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A History Of The Church In Five Books by Theodoret

JULIAN, unable to bear the humiliation which this procedure cast upon him, commanded the next day that the leaders of the procession should be arrested. Salustius, who was at this period a vice-governor, and who had enlisted in the service of impiety, persuaded the tyrant not to grant to the Christians the glory of martyrdom, which they so earnestly desired. But when he perceived that the emperor was unable to curb his fury, he commanded the arrest of a young man deeply imbued with divine zeal, who was then walking in the market-place. He had him stretched on the rack in the presence of all the people, and ordered his shoulders to be torn with scourging, and his sides with nails. To this treatment he was subjected from the dawn of day until its close. He was then bound with iron chains and cast into prison. The next morning Salustius informed Julian of these inflictions, described the fortitude of the young man, and said, that such cruelties were degrading to their own party, and conferred glory on the Christians. This impious emperor was induced by these arguments to desist from further acts of vengeance; and he released Theodore (for this was the name of the young and generous defender of the truth) from prison. Some persons having afterwards asked the young man whether he did not suffer extreme anguish while subjected to these cruel and severe tortures, he replied, that at first he did suffer a few pangs; but that afterwards there appeared one who wiped off the perspiration from his face with soft and cooling linen, and who animated him to take courage. He said that, when the people ceased from torturing him, he did not rejoice, but was, on the contrary, grieved, because his solacer quitted him at the same time.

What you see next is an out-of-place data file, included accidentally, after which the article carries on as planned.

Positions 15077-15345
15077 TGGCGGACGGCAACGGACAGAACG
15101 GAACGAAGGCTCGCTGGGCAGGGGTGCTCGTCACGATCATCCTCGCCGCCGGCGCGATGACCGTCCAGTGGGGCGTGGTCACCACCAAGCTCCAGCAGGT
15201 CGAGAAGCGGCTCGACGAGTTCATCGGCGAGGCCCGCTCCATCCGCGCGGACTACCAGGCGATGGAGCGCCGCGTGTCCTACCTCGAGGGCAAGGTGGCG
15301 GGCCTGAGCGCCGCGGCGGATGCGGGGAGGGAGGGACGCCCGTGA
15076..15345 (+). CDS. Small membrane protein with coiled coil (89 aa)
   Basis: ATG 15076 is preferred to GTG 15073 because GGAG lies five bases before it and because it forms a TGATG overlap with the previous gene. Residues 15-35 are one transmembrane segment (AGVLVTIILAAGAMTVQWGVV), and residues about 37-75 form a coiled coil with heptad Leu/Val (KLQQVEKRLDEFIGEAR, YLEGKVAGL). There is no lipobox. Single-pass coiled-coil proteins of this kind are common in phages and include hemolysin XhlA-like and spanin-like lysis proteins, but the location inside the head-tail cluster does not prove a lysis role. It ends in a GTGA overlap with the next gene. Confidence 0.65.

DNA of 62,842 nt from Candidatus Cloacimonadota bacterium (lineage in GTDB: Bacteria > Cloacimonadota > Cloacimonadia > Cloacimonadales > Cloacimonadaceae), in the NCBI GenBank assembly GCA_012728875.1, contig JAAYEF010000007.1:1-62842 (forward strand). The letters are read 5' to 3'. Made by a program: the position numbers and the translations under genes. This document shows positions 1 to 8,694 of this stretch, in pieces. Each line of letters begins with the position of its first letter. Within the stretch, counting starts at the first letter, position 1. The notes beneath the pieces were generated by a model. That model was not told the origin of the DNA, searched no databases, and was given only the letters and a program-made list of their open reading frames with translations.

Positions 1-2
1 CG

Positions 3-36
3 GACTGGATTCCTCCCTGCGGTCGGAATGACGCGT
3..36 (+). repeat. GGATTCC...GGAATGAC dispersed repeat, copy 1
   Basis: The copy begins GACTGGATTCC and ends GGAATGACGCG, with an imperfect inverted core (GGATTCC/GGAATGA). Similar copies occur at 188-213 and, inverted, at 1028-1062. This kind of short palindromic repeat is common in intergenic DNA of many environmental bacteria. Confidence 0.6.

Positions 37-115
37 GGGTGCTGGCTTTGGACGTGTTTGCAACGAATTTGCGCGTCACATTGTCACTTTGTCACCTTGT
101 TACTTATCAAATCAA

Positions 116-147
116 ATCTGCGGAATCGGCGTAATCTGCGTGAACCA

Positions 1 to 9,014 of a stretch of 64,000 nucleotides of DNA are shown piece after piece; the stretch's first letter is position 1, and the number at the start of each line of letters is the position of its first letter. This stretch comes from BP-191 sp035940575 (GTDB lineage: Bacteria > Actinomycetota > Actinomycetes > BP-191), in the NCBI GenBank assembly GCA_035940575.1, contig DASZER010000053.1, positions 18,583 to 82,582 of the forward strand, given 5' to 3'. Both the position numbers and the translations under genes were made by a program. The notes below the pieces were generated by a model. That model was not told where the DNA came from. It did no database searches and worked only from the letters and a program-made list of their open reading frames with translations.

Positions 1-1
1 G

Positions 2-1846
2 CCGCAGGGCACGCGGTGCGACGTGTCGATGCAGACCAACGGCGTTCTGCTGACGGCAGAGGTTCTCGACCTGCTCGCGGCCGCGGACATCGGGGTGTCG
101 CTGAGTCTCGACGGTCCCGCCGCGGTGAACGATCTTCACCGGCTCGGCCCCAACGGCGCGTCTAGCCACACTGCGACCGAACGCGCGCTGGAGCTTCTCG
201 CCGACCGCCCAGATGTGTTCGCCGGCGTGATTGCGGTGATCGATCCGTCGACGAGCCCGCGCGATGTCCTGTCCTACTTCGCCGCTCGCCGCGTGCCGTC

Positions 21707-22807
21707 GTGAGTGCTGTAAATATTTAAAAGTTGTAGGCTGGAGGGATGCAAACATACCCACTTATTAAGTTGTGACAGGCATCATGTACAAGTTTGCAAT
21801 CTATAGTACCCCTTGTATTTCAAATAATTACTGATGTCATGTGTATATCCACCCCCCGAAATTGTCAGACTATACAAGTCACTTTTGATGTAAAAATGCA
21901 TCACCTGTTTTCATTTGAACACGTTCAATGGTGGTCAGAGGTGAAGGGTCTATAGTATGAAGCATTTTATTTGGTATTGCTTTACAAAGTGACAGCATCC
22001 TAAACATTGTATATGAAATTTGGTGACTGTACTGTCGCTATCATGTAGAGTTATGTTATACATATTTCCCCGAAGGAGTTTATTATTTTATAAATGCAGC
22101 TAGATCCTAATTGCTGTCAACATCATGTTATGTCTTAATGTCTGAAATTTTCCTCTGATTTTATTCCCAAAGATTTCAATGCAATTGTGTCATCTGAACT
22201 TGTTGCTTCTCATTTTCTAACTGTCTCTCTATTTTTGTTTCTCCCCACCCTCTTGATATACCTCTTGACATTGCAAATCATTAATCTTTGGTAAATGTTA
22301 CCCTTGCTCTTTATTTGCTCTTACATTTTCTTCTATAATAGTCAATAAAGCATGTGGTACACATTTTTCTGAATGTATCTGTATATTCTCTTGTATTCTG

The imposture practised at the oracle by artful demons was detected, and the fame of the martyrs increased. A thunderbolt fell from heaven, burnt the whole of the temple, and reduced the statue of Apollo to ashes; for this statue was only composed of wood, with a gilded surface. Julian, the governor of the East, who was the uncle of the emperor Julian, being informed during the night of the conflagration, immediately hastened to the assistance of the god whom he adored. Perceiving, on his arrival at Daphne, that his god was reduced to ashes, he suspected that this act of incendiarism had been committed by the Christians, and put those who guarded the temple to the torture in order to elicit the truth. But they could not be compelled, by torture, to declare that which was false. They said that the fire had fallen down from heaven, and that some peasants who were returning from the neighbourhood had witnessed its descent.








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